“To get ahead, you must put yourself on the line. That’s how individuals succeed, and that’s how companies succeed. With the increasing rate of change, ‘the status quo’ is almost nonexistent – you are constantly at risk.”

Mitchell Prosner, Executive Essentials , Avon Books,NY, 1987, p. 255.

fruit

Smile & ponder

Two seeds lay side by side in the fertile spring soil. The first seed said, ‘I want to grow! I want to send my roots deep into the soil beneath me, thrust my sprouts through the earth’s crust above me, unfurl my tender buds like banners to announce the arrival of spring… I want to feel the warmth of the sun on my face and the blessing of the morning dew on my petals!’ And so she grew.

The second seed said, ‘I am afraid. If I send my roots into the ground below, I don’t know what I will encounter in the dark. If I push through the hard soil above I may damage my delicate sprouts… What if I let my buds open and a snail tries to eat them? And if I were to open my blossoms, a small child may pull me from the ground. No, it is much better for me to wait until it is safe.’ And so she waited.

A yard hen scratching in the early spring ground for food found the waiting seed and promptly ate it.

Patricia Hansen in Heart Songs.

It just wasn’t worth the risk

In 1878, a young shop assistant in Watertown, New York, approached his boss with an idea.

‘Mr Moore,’ began Frank Woolworth, ‘I have a way to reduce our slow-moving stock. Why not put all these items on the counter and sell them for five cents each?’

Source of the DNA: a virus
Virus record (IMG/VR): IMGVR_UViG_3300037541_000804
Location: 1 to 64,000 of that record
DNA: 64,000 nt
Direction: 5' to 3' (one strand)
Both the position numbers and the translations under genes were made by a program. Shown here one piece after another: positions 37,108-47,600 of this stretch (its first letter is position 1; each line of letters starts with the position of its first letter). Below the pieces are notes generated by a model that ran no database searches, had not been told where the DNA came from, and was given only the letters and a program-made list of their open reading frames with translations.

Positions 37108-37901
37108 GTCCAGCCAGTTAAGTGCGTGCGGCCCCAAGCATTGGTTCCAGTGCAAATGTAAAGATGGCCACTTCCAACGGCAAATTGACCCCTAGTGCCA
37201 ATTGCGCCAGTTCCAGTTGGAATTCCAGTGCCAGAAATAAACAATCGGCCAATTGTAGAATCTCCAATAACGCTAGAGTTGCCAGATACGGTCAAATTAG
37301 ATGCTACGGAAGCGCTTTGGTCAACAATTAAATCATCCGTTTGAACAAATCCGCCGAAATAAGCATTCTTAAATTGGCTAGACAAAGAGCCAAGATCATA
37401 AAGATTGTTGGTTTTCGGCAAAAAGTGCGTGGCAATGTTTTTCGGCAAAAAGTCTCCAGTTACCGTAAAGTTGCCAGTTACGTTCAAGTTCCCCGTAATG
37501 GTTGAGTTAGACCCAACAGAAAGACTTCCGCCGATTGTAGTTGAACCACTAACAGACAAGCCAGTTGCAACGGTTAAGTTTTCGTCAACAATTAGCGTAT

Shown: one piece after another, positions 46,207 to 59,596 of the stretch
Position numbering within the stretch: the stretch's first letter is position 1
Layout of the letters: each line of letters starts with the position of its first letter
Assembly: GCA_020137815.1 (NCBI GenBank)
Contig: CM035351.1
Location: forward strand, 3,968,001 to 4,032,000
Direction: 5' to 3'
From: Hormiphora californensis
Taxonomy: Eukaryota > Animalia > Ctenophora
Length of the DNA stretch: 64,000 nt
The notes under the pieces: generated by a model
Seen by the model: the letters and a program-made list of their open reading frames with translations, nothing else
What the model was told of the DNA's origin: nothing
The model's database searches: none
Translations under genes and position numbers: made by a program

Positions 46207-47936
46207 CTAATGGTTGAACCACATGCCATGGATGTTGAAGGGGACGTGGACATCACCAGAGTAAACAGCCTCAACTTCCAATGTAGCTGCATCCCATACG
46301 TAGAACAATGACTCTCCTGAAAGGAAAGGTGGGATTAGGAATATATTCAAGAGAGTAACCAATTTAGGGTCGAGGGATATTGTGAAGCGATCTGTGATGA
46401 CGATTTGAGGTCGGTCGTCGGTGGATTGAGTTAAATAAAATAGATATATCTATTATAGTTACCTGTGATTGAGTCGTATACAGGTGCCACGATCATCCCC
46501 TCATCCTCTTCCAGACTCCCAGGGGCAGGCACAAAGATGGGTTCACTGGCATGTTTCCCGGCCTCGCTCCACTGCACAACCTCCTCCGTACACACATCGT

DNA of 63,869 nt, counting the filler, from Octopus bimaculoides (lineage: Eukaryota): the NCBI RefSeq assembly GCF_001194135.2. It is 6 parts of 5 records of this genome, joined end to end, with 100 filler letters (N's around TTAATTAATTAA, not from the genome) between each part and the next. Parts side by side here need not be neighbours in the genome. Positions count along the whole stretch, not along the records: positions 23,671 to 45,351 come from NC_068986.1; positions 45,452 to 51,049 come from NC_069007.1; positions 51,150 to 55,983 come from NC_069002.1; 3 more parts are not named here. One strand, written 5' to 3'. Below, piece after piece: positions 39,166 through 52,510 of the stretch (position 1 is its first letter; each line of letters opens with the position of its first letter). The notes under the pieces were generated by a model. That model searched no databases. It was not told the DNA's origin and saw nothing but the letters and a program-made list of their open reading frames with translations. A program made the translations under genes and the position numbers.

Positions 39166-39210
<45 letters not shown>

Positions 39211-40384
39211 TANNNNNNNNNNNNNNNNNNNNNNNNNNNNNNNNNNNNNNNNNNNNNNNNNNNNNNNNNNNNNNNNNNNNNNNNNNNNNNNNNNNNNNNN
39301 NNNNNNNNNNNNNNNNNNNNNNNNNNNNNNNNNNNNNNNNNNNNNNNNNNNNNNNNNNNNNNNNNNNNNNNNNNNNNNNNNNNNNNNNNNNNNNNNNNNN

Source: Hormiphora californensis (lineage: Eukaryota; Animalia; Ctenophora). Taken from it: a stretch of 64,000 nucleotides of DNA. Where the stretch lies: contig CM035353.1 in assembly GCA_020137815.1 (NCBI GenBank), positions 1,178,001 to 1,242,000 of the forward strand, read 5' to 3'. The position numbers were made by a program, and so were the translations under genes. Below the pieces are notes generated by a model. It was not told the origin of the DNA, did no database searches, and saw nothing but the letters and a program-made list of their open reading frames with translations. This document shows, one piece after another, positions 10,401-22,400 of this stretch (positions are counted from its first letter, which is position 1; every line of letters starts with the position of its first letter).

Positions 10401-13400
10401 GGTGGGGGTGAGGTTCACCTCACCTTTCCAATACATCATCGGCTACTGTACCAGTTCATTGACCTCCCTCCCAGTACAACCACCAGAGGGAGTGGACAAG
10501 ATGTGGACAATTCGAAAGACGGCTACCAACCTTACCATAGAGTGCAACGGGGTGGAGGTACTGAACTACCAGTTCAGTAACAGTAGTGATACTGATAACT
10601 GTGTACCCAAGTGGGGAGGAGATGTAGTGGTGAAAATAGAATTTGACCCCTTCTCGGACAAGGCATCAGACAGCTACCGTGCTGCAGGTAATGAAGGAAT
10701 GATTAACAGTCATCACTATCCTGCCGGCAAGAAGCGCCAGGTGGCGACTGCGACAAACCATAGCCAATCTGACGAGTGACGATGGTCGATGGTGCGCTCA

The boss agreed, and the sale was a resounding triumph.

Flushed with success, young Woolworth was inspired enough to open his own store. But he would price all the items in the shop at five or ten cents!

He needed capital to finance such a venture, however, so he asked his former boss to supply the money in return for a share of the new business. Mr Moore turned him down flat.

‘The idea of too risky,’ he told Woolworth. ‘There are simply not enough items to sell for five or ten cents each.’

But Frank Woolworth went ahead without the support of his boss and, not only was he successful with his first shop, he eventually opened a chain of Woolworth stores across the United States – and, in time, around the world.

His former boss later remarked: ‘As far as I can figure out, every word I used to turn Woolworth down cost me about a million dollars.’

Mr Moore was not alone, for there were many people down the years who were just not prepared to take the risk…

 

Sticking your neck out

There were twenty producers who said to composer Leonard Bernstein, ‘It’s too risky!’ when he had the idea of converting Romeo and Juliet into a musical, set in modern day New York. He proved them all wrong – and West Side Story became a smash hit.

Inventor Alexander Graham Bell was hard pressed to find a major backer also. When he took his telephone to Western Union, for example, he was told, ‘What use could this company make of an electrical toy?’

Kodak turned down Chester Carlson. ‘Your idea is too risky,’ Carlson was told. So he took his invention elsewhere – and the Xerox Corporation was born, riding on the success of Carlson’s new photocopying machine.

Even composer Irving Berlin himself wasn’t prepared to take the risk. He left a little song called ‘White Christmas’ locked away in a trunk for three years – he felt it just wasn’t good enough. After he took the risk, it has sold in North America alone over 6 million copies of sheet music and 140 million records!

The bottom line is that, to achieve, you must sometimes be prepared to take a risk.

 

If you want to learn to take more risks or become a strong leader and manager, contact us to discover what online qualification will best suit your needs! Call 1800 998 500 today.